Suppose 3-4 weeks have passed, the temperature in the rectum is systematically over 37 degrees, and the test for determining signs of pregnancy gave a positive result 2 times. At the same time, you feel great, there are no subjective disorders and you are full of energy. There may even be an emotional upsurge. Do you need a women's consultation to determine the first signs of pregnancy? Need. To begin with, to confirm that the pregnancy is uterine, and also that the fetal egg was formed precisely in the uterine cavity.
In the normal course of pregnancy, fertilization occurs in the uterine cavity itself. After all, a fertilized egg must reach the site of implantation (through the fallopian tube). If there are any obstacles in the way of the fetal egg (narrowing in the fallopian tube or in the tubal angle of the uterus), and also if the fertilized egg moves for a very long time, or the egg is too large to pass the fallopian tube, then such an egg will not enter the uterine cavity.
In this case, an ectopic or ectopic pregnancy may occur and develop. Remember that an ectopic pregnancy in the earliest period shows the same qualitative reactions as the uterine one. In general, the first signs of pregnancy, discharge for example, are universal for pregnancy in the general case.
A gynecologist can detect only indirect first signs of pregnancy, such as plethora of the external genital organs, discoloration of the mucous membrane of the cervix and vagina. It turns blue (acquires a cyanotic hue). In addition, softening of the isthmus (the place where the body of the uterus and its cervix connects) may be noted.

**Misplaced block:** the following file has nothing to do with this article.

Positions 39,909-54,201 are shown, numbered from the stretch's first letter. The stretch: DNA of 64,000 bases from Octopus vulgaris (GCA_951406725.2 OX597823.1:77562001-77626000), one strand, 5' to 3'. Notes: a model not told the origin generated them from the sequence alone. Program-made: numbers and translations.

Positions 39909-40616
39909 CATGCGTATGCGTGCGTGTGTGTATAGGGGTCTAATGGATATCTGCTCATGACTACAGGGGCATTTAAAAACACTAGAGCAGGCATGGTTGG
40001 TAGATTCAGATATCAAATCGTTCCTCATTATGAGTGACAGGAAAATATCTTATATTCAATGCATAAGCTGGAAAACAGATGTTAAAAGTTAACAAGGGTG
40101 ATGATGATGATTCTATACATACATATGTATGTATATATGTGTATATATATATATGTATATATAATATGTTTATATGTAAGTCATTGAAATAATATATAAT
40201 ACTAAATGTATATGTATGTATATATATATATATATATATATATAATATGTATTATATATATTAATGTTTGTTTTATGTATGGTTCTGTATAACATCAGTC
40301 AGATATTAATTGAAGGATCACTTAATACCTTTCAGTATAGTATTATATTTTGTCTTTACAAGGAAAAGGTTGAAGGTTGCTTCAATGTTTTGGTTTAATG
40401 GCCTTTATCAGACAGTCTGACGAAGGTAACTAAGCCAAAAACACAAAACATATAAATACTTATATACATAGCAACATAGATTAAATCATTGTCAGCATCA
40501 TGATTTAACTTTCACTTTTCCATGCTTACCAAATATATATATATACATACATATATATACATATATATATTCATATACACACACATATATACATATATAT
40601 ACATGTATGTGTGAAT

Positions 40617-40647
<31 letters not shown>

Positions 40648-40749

In general, the body of the uterus may be quite large and soft, and may also appear asymmetrical due to swelling at the site of implantation of the ovum.
The uterine appendages are palpated (felt) by a gynecologist. Sometimes it happens that during a normally developing pregnancy, growths are found in the places where the appendages of the cervix are projected. These changes are usually reversible and the normal structure of the ovary is gradually restored. Such growths may appear as corpus luteum or corpus luteum cysts. However, these formations can also be pathological.
To find out if this is the case, you need to resort to other methods of determining the presence of discharge and other first signs of pregnancy.
Ultrasound of the pelvic organs is the safest method. Depending on which research method is chosen (transvaginal or transabdominal), already three weeks after conception, you can get information about the fact of pregnancy, as well as its localization.